Figure 6. Are pan-tropical model parameters independent of tree size? The parameters of the multivariate model, AGB = f(D, H, ρb), when observations below several D-thresholds are sequentially removed. Bootstrapped BCa 95 % confidence intervals (N= 10 000) are shown for each parameter. It is seen that as smaller trees are removed, the parameters associated with the predictor variables tend to increase, whilst the intercept tends to decrease. However, it is also seen that confidence intervals generally overlap one another.
The residuals of each bivariate and multivariate model were heteroscedastic and non–normally distributed. The cross-validation results found the minimum relative uncertainty in fold-scale AGB predictions achieved by these various models was ~24 %, and that predictions were also persistently upward biased by a minimum of 6 % (~400 observations per fold). Our analysis suggests that these results are likely symptoms of model misspecification. That is, the models do not account for everything they should.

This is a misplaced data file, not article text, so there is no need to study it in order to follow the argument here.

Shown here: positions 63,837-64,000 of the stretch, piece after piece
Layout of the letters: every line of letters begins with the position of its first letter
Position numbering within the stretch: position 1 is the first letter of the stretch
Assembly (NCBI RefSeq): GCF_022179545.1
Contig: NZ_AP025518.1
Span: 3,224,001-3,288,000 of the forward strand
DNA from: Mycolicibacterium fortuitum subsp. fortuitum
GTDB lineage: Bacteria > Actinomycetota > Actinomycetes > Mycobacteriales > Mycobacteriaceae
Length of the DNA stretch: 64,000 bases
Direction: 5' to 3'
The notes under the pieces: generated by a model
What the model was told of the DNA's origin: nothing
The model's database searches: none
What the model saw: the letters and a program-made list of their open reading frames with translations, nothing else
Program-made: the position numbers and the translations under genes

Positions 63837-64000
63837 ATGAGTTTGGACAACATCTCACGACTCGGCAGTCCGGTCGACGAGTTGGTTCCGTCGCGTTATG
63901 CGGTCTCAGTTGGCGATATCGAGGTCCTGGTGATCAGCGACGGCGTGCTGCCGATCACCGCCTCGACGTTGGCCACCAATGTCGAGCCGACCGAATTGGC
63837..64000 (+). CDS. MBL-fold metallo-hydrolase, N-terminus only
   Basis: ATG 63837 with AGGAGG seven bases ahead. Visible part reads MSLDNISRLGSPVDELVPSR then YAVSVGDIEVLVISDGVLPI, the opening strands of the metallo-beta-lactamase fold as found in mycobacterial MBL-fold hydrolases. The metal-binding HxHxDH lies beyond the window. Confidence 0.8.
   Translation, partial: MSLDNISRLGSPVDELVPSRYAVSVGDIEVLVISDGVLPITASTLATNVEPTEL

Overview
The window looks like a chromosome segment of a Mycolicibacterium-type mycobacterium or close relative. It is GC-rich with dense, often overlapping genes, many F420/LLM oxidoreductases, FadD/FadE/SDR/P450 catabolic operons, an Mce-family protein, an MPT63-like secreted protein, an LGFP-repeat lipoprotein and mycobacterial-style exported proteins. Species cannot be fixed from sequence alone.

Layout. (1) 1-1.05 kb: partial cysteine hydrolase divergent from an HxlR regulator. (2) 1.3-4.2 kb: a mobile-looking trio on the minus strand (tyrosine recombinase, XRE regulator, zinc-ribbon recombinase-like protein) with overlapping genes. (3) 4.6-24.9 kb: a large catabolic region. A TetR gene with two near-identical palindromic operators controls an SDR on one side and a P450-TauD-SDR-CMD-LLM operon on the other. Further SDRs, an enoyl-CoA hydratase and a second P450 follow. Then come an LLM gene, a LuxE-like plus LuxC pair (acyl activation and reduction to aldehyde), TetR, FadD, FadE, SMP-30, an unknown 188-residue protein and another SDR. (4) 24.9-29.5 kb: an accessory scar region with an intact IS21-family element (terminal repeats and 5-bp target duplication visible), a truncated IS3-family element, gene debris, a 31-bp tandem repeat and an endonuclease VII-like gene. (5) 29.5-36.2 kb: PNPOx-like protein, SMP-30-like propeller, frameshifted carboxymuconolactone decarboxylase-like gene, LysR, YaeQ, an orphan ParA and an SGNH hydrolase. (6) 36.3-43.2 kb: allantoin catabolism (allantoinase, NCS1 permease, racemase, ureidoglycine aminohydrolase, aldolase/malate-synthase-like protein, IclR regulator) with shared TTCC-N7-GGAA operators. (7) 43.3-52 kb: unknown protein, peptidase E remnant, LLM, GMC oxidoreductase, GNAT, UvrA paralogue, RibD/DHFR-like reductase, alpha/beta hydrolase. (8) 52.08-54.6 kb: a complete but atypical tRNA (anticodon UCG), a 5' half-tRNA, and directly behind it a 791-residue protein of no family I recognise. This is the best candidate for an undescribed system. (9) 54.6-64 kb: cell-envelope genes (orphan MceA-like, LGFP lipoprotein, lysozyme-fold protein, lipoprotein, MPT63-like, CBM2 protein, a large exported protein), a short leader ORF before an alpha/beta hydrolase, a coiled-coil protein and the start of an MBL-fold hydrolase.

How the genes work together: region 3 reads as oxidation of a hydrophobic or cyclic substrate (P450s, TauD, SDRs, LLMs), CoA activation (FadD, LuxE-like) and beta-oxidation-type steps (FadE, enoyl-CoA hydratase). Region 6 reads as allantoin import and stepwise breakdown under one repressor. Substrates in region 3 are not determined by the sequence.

4.1. Inconsistent Measurement Error
It was noted in the methods section that error in the measurement of predictor variables will not necessarily affect the trueness of AGB predictions. For example, if in-sample tree height, H, were measured with error, η, , then the subsequently constructed model characterizes the relationship AGB = f(H′). That is, the imprecise expectation of H is baked-in to the OLS estimate of the population parameters. Provided the out-of-sample measurement of H shares this expectation, predicting AGB using these parameters is unproblematic (Jonsson, 1994). However, if the out-of-sample measurement has a different expectation of error, then a systematic error will be introduced.